At Pride, Celebrations Amid a Darker National Environment | New York News

By Deepti Hajleh, The Associated Press

NEW YORK (Associated Press) — LGBTQ Pride celebrations that sometimes looked like victory parties battle civil rights advances this year with a darker atmosphere, a national environment of escalating legislative and rhetorical battles over sexual orientation and gender identity.

Large crowds are expected on Sunday at Pride events in New York City and a host of other venues including San Francisco, Chicago, Denver and Toronto, in a return to big, in-person events after two years of pandemic-induced restrictions.

Like every year, the festivities are expected to be lively and festive. But for many, they will also carry a renewed sense of urgency.

In March, Florida Governor Ron DeSantis signed into law a law banning the teaching of sexual orientation and gender identity in kindergarten through third grade, which critics denounced as an attempt to marginalize LGBT people as a “Don’t Say Like Me” law.

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In Texas, Texas Governor Greg Abbott, like DeSantis, a Republican, sent a letter to state health agencies in February saying it would be a violation for children under state law for transgender youth to obtain gender-confirming medical care. A judge has halted the full implementation of any prosecutions of the parents.

“There are a lot of attacks against LGBTQ happening across the country and a lot of it is really about trying to erase our existence and make us invisible, and make our young people invisible and our old invisible,” said Michael Adams, CEO of SAGE, which advocates for LGBTQ elders.

“This year’s pride is especially important and it’s stronger than ever because it’s about people who come up and go out and say, ‘We refuse to be invisible. We refuse to erase.”

The protest has long been a component of New York City’s Pride March, which roughly coincides with the anniversary of the start of the June 28, 1969, Stonewall Uprising — days of angry demonstrations sparked by a police raid on a gay bar in Manhattan.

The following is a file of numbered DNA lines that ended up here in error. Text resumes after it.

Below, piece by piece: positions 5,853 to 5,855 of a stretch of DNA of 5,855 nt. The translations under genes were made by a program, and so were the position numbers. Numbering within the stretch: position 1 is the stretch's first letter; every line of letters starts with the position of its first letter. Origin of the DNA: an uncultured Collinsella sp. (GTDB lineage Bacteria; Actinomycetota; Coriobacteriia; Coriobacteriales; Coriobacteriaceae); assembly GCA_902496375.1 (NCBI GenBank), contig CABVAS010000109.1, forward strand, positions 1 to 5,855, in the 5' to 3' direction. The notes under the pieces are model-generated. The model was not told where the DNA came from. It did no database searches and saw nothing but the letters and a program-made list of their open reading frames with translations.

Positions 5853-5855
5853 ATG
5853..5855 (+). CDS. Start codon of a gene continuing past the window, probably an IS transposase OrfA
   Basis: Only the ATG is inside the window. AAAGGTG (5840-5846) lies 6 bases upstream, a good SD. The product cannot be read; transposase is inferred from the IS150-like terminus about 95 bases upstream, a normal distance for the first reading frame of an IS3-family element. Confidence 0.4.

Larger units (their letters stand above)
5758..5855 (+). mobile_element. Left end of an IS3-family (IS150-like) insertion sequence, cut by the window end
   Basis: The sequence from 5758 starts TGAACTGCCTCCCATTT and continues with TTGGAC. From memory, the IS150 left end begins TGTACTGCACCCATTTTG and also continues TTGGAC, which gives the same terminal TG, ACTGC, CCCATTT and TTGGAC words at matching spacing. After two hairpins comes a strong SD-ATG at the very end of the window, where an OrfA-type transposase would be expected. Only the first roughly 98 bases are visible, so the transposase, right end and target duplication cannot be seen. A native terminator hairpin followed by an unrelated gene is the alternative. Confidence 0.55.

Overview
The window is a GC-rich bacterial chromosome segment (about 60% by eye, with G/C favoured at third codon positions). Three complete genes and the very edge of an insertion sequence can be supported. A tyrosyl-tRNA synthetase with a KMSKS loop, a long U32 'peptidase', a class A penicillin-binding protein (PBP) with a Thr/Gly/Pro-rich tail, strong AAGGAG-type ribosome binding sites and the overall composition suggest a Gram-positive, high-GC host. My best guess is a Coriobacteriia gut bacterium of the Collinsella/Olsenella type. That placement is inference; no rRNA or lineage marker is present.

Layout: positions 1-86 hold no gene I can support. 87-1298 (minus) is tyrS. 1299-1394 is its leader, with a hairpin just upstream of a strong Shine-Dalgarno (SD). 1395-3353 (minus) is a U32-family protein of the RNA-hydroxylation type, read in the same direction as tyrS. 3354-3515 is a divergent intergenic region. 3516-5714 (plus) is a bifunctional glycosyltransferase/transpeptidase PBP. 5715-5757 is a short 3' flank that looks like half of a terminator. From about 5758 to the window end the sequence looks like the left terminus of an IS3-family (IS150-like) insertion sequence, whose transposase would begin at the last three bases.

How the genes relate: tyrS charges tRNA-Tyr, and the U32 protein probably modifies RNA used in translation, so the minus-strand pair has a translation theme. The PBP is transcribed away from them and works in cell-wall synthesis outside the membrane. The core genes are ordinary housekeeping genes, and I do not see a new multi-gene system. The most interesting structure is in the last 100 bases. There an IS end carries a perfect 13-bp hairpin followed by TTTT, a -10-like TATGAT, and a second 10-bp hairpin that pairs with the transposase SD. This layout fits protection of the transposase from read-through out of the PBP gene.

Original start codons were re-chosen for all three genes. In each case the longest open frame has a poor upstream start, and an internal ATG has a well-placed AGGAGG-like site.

Demonstrators in the 1980s protested the government’s lack of interest in the AIDS epidemic.

In recent years, though, big victories have often been celebrated for LGBTQ communities to celebrate, as in 2015 when the Supreme Court handed down Obergefell v. Hodges by recognizing same-sex marriage.

This is not this year, though.

“This year we saw a heavy attack on anti-gay, bisexual, transgender and intersex bills in many state legislatures, and more of them passed than last year,” said Jennifer Bezer, director of law and policy at Lambda Legal.

There is also concern about a possible Supreme Court ruling to repeal the right to abortion nationwide — a change in a long-established legal standard that has people questioning whether same-sex marriage is next.

Joe Negrelli, 70, a longtime New York City attendee, said it takes home the fact that in addition to partying, activity still needs to be done.

“Can it be overturned? Yes, I think so. It is conceivable,” he said of the court’s decision to legalize same-sex marriage across the country. It “makes me want to put more energy into the march.”

Adams said that anyone who had been “cooled into a false sense of security” by past civil rights victories “has now awakened.” “I think many of us who understand the history of the struggle for equality, equity and social justice in this country know that the battle is never over.”

It is not just legislation. Those who track hate speech say anti-gay and transgender language has surged online, fueling fear that extremists will see it as a call to action, like the series of protests and physical disruptions that occurred at Drag Queen Story Hours, where adults in drag read books for kids.

Earlier this month, 31 members of a white, riot-clad extremist group were arrested over accusations that they were planning a major disruption at a Pride event in Idaho.

Defenders said this did not mean the celebration was over.

“There can be celebration and joy, and also an object of protest,” Bezer said.

Ellen Insig-Brodsky, 89, has embraced these two roles in her decades of Pride presence as a gay rights activist.

“The show is a public display of my identity and my group that I have been a part of for at least 40 years or more,” she said, adding that she will be launching again on Sunday. “I definitely don’t want to miss it.”

After all this time, the hostility and hostility that she sees across the country was not unfamiliar to her.

“The intent to increase an anti-LGBT presence is a return to what I started with” decades ago, she said. At the time, “We didn’t go out. We hid.”

Not Now, she said, “I think we need to show that love can go on, on, and on, and spread.”

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